The American journal of pathology

Adipose tissue-derived stem cell in vitro differentiation in a three-dimensional dental bud structure.

PMID 21514442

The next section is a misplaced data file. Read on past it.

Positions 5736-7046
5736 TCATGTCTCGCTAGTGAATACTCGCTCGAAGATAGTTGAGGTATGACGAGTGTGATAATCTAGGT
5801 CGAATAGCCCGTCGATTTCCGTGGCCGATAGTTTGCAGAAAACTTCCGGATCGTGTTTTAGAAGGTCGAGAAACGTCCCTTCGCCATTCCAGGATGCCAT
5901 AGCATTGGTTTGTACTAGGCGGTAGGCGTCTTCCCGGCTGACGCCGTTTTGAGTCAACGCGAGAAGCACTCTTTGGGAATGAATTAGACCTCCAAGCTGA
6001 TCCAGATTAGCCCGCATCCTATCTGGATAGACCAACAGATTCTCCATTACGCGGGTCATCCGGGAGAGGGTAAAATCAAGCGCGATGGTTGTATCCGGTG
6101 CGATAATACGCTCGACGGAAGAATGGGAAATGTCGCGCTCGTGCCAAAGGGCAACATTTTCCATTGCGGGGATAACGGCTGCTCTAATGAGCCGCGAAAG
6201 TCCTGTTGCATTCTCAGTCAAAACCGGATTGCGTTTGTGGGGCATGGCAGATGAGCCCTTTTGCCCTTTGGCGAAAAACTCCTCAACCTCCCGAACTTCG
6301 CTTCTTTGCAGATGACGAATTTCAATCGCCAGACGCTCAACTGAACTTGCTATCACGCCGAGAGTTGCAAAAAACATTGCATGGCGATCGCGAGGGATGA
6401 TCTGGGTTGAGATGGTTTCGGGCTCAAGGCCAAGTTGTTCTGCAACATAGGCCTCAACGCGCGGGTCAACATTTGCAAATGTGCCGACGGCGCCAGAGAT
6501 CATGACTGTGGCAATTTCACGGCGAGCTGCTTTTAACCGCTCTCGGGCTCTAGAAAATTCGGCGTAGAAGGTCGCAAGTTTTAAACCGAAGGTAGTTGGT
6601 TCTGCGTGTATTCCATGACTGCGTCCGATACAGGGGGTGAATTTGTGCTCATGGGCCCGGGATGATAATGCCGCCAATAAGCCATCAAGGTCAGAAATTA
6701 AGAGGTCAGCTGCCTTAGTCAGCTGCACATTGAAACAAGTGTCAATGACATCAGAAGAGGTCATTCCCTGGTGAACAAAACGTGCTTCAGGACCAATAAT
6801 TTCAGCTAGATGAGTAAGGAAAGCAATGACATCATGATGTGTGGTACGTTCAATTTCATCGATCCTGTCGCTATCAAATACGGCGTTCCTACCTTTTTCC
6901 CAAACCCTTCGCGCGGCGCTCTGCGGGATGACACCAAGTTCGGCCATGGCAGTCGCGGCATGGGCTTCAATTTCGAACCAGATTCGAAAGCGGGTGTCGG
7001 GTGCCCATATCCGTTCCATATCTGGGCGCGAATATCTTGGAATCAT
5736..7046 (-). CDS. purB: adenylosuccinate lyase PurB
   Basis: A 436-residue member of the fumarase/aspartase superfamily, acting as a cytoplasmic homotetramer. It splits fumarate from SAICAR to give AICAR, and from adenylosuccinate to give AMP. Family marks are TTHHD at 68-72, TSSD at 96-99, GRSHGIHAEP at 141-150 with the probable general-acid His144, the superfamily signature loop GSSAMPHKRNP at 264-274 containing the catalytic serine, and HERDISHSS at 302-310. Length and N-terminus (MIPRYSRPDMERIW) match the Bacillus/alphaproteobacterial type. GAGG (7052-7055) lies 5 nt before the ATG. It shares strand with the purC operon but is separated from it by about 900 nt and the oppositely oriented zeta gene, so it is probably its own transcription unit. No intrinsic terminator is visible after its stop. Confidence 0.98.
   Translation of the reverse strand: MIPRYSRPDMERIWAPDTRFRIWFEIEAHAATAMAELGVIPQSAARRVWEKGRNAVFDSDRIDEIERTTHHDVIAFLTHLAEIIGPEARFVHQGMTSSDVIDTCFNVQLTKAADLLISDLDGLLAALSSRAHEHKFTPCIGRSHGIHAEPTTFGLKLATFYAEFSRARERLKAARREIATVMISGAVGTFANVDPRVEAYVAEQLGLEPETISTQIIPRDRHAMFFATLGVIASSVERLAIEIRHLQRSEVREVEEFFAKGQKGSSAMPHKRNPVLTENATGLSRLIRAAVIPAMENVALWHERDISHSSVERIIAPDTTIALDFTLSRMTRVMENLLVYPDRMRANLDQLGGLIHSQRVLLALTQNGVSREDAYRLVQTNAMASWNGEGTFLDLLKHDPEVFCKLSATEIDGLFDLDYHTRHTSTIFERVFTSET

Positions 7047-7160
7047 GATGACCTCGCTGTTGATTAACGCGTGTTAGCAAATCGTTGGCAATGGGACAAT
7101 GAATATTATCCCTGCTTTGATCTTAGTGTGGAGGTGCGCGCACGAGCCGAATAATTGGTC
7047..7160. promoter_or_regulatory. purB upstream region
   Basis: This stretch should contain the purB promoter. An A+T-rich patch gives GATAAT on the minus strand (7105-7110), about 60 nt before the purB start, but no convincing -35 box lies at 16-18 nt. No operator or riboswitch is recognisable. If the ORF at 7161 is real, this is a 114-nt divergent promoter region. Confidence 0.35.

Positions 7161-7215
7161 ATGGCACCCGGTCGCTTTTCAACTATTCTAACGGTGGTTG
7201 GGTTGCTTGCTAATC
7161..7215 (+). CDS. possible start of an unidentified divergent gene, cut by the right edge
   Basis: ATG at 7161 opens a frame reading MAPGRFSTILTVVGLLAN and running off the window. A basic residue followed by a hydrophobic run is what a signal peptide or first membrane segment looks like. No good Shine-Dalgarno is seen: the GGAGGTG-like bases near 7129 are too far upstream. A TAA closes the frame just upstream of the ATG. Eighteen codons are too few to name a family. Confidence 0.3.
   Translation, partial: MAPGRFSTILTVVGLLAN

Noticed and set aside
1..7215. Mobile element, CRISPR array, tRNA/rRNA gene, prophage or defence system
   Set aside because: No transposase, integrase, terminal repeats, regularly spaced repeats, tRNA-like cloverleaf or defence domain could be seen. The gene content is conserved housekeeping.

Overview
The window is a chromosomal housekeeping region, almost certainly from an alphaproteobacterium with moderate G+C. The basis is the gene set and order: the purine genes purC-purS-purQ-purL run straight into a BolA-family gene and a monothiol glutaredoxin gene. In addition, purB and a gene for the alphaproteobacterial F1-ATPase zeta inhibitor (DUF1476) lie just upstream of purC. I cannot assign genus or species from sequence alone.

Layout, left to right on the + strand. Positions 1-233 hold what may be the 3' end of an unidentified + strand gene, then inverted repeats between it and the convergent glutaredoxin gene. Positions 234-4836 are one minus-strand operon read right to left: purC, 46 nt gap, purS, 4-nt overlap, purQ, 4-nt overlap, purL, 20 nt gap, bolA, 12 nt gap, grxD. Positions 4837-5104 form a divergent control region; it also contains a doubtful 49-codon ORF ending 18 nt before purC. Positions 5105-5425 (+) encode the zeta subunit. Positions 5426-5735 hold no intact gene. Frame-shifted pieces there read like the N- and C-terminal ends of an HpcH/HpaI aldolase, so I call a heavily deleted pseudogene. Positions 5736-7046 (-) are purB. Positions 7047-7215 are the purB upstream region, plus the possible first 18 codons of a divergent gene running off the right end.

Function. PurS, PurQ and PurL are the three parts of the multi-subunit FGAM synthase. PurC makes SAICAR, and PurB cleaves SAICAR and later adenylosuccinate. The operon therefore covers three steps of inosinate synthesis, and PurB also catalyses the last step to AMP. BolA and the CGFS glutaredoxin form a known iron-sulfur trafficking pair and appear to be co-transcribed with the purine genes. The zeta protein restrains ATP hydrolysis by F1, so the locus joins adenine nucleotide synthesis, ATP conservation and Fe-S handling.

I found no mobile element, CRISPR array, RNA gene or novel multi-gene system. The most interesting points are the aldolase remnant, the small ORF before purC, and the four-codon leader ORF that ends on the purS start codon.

Tooth morphogenesis requires sequential and reciprocal interactions between the cranial neural crest-derived mesenchymal cells and the stomadial epithelium, which regulate tooth morphogenesis and differentiation. We show how mesenchyme-derived single stem cell populations can be induced to transdifferentiate in vitro in a structure similar to a dental bud. The presence of stem cells in the adipose tissue has been previously reported. We incubated primary cultures of human adipose tissue-derived stem cells in a dental-inducing medium and cultured the aggregates in three-dimensional conditions. Four weeks later, cells formed a three-dimensional organized structure similar to a dental bud. Expression of dental tissue-related markers was tested assaying lineage-specific mRNA and proteins by RT-PCR, immunoblot, IHC, and physical-chemical analysis. In the induction medium, cells were positive for ameloblastic and odontoblastic markers as both mRNAs and proteins. Also, cells expressed epithelial, mesenchymal, and basement membrane markers with a positional relationship similar to the physiologic dental morphogenesis. Physical-chemical analysis revealed 200-nm and 50-nm oriented hydroxyapatite crystals as displayed in vivo by enamel and dentin, respectively. In conclusion, we show that adipose tissue-derived stem cells in vitro can transdifferentiate to produce a specific three-dimensional organization and phenotype resembling a dental bud even in the absence of structural matrix or scaffold to guide the developmental process.